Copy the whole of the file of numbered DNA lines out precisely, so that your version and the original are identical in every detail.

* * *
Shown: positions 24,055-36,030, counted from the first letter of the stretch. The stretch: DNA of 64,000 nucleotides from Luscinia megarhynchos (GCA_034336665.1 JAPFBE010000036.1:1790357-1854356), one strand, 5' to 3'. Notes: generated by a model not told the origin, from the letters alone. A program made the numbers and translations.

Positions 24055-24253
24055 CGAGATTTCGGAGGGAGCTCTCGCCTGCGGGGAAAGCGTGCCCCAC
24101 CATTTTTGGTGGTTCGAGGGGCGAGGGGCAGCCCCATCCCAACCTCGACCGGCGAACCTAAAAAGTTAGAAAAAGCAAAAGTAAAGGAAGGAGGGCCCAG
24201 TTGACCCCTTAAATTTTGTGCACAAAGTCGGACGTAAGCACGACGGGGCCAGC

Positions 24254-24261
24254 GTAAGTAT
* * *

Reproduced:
Shown: positions 24,055-36,030, counted from the first letter of the stretch. The stretch: DNA of 64,000 nucleotides from Luscinia megarhynchos (GCA_034336665.1 JAPFBE010000036.1:1790357-1854356), one strand, 5' to 3'. Notes: generated by a model not told the origin, from the letters alone. A program made the numbers and translations.

Positions 24055-24253
24055 CGAGATTTCGGAGGGAGCTCTCGCCTGCGGGGAAAGCGTGCCCCAC
24101 CATTTTTGGTGGTTCGAGGGGCGAGGGGCAGCCCCATCCCAACCTCGACCGGCGAACCTAAAAAGTTAGAAAAAGCAAAAGTAAAGGAAGGAGGGCCCAG
24201 TTGACCCCTTAAATTTTGTGCACAAAGTCGGACGTAAGCACGACGGGGCCAGC

Positions 24254-24261
24254 GTAAGTAT